In her latest novel, award-winning fiction writer Jean Thompson displays once again her gift for subtle, telling details that marks her as one of the most astute observers of the life of everyday people, especially women, this time in a small (unnamed) Midwestern college town.
She captures the gestures and talk of three generations of local women and their flawed families and friends, from the end of World War II to the present, women who go along with their situation. With humor as well as pathos and sympathy, Thompson creates a sense for each of the three major figures that nothing will make a difference in relationships — that present behavior cannot redeem the failures of the past — and yet, as death approaches, each woman tries to bring comfort as a caregiver.
“A Cloud in the Shape of a Girl” is so psychologically astute that it might serve well as a prompt for various kinds of therapy — for the dying, the addicted, the maritally troubled. For women who feel trapped in disappointing relationships but accept the roles they find themselves in as mothers, daughters, sisters.
Though the college attracts students from outside, the women at the center of Thompson’s tale, with one exception, are townies with local roots and marginal jobs. Thompson’s achievement is that none of the characters’ fate can be easily anticipated. Nothing slips into cliché or sentimentality. Life is like this: complex, full of inexplicable feints toward love and understanding, even as heartbreak rules over satisfaction, and chance plays a role alongside choice.
The narrative opens with a dying old woman, whose daughter is bringing in batches of lilacs. Before we know names, we know relationships. How different, the old woman, Evelyn, from her daughter, Laura. Evelyn, educated in the East, is a caustic intellectual who sacrificed her studies toward a Ph.D. for her husband, who became an academic star at the college. In fact, she maneuvered him into marriage, once she found out she was pregnant by another man who had left town. No one knows except the reader.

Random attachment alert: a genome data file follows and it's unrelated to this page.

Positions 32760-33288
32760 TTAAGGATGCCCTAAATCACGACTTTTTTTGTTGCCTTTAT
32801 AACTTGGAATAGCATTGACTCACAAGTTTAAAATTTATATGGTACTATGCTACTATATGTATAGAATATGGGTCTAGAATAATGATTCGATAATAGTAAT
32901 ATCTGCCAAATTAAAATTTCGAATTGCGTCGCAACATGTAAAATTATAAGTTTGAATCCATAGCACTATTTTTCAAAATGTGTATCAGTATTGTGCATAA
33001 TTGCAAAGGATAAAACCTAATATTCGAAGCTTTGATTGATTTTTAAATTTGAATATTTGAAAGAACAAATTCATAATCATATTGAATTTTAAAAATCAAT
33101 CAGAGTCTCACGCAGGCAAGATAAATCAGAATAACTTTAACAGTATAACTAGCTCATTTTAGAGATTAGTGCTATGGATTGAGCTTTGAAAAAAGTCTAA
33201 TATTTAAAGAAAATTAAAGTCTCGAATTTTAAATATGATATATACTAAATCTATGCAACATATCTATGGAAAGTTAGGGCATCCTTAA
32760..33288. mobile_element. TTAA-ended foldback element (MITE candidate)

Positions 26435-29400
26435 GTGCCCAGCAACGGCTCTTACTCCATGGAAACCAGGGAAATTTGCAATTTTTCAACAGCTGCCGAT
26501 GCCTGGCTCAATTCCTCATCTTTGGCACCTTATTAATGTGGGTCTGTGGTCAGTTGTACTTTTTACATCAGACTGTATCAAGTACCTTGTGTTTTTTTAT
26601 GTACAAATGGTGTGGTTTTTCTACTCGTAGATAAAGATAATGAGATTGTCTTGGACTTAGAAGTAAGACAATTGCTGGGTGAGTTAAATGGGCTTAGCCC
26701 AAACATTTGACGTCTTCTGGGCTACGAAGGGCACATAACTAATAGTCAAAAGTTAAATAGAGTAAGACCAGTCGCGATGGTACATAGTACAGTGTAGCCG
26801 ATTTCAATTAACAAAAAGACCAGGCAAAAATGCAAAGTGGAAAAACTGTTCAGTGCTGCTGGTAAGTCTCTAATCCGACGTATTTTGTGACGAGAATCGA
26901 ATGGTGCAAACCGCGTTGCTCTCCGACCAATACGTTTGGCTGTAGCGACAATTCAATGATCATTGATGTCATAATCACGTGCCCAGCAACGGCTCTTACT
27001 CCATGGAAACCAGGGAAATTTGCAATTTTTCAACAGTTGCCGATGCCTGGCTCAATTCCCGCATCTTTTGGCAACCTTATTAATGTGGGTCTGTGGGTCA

Although Evelyn miscarried and subsequently had children with her husband — Laura and Mark — she remained uninterested in homemaking. Laura, on the other hand, comes from a culture that says get married, have kids. A stay-at-home mom, she, too, has a disappointing marriage. Her computer-savvy husband Gabe drinks to excess and is overtly disappointed in his two children — Grace (who changed her name from Patricia), a spirited young ‘60s type radical, “sandwiched between two angry women,” and younger child Michael, a talented rock musician who slides irretrievably into drug addiction. Lonely, sidelined, Laura finds herself slipping into an affair with her brother’s old high school chum who works as a garage mechanic. No one knows except the reader.
Grace, 26, was “one of those modern women who was completely screwed up.” The relationship with Laura, her mother, is strained, but so was the relationship between Grace and her grandmother. They “were not fond of each other, exactly; neither of them did fond. But they maintained a wary mutual respect, based on what they had in common: a lack of sentiment and an impatience for weakness.”
As for the violent relationship between Grace’s brother and father, “What the hell happened to kids? How did they go from the babies you held next to your heart to . . . Jesus Christ.” The point of view is now the author’s as it pulls away slightly from the domestic tragedies that engulf the particular lives of Evelyn, Laura, and Grace, to explore how nature and nurture — and chance — affect the roles women had assumed (or not) over time in the 20th Century.
The title is taken from a conversation from Laura and her lover. It refers to a sun-rimmed cloud they’re looking at, when he tells her it reminds him of a pretty, pretty girl. The remark is unexpected as it is sincere, and if perhaps strained as a title, it does suggest the book’s underlying theme. As Grace remarks to an uneducated, disheveled bum-like older man she lets pick her up, “We’re not exactly a real old-fashioned type of family.” He replies, “You want to know something, cutie? Nobody’s really is. Not nobody’s.”